Since I'm going to be explaining why I disagree with this plan, I want to preface it first with this: from everything I know of him, Fr. Baumann is a good man, who cares deeply about his parishioners and loves the Lord Jesus. Though I disagree with him on this matter, I want to emphasize that he's a good pastor, and I have no doubt he means the best by everyone he meets. He also has years more experience than I do in the Episcopal Church. Though I’ve done my best to study everything that’s come into my hands about this situation, it’s almost certain that I’m still ignorant about parts of it, and likely that I’m ignorant about my ignorance.
Enough to say that:
1) I don’t doubt Fr. Baumann’s good intentions, or those of the discernment committee. These are good people, and being in a parish with them has been a blessing in our lives. We’re sorry to leave. We'll keep praying for them and I have no doubt they'll continue to hold us in their hearts.
2) I hold my opinion firmly, but I know that I’m not an expert in ecclesiology. Please don't take my words on this as the final words on the subject. It's very difficult, and my guess is that I'm not right about everything. Forgive me for anything I get wrong.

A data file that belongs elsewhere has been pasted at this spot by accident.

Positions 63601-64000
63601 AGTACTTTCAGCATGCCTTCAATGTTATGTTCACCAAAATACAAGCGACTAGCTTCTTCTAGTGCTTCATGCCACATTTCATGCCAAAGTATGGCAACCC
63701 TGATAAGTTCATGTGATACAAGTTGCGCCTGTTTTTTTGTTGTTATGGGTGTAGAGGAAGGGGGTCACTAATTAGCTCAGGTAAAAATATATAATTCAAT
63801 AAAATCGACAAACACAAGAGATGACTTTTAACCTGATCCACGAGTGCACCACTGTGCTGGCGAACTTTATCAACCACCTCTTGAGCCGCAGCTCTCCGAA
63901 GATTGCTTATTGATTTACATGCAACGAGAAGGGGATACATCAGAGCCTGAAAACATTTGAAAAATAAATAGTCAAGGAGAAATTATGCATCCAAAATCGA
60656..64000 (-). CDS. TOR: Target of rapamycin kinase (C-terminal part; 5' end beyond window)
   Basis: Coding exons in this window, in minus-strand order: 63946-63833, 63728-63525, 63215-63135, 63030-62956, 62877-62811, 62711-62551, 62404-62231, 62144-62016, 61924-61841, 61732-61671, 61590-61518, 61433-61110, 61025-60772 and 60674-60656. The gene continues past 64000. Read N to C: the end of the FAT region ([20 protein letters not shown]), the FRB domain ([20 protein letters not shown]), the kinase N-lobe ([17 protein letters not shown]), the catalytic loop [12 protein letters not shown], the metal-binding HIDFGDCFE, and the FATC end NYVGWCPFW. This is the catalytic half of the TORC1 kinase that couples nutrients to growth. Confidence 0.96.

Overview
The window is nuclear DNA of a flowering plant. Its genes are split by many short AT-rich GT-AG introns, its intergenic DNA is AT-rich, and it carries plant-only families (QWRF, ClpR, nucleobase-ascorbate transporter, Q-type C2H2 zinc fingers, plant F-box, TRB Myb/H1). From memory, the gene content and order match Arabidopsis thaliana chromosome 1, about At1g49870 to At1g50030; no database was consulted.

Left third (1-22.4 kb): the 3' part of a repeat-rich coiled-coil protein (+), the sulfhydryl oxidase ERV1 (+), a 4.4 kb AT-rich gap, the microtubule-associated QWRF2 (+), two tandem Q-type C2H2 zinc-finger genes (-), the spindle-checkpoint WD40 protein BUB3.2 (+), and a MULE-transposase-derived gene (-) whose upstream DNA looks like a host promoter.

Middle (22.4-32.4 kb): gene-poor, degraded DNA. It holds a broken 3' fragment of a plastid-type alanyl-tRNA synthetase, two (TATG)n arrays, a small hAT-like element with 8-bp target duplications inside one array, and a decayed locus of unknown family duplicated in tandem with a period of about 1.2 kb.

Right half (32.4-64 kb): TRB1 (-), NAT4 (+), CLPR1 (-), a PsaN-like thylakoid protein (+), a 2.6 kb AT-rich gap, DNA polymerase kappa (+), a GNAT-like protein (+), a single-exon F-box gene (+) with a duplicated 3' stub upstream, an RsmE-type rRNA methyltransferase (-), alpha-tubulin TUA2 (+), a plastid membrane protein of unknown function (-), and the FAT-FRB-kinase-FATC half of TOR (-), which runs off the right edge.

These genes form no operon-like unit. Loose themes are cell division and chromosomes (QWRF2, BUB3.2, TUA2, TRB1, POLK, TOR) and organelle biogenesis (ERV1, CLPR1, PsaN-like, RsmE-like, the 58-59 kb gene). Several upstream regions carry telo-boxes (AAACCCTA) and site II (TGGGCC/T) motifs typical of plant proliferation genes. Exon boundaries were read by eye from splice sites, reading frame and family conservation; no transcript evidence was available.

I am deeply affected by my parish’s plan though, and that’s why I’m posting my take on it. Sometimes I feel like I oughtn’t to have an opinion on it, but that’s like being in the 13 colonies and not having an opinion on the Revolution. Hopefully this post will be helpful to other people as they think about these issues (I know my thinking has been clarified by talking to and listening to people I disagree with).
Also, going back to my first point above, it’s my impression that this plan was adopted precisely because the leadership of our church cared so much about the community. It seems to me that the desire to hold the community together was what led them into this plan. Because of that, I’d be interested in hearing what readers who don’t share that motivation (i.e., don’t know the parishioners involved, and so don’t feel motivated to keep them together) think about this plan.
(In my opinion, this plan fails partly because it puts community above theology, when community can only come out of a shared theology. But, again, I could be wrong.)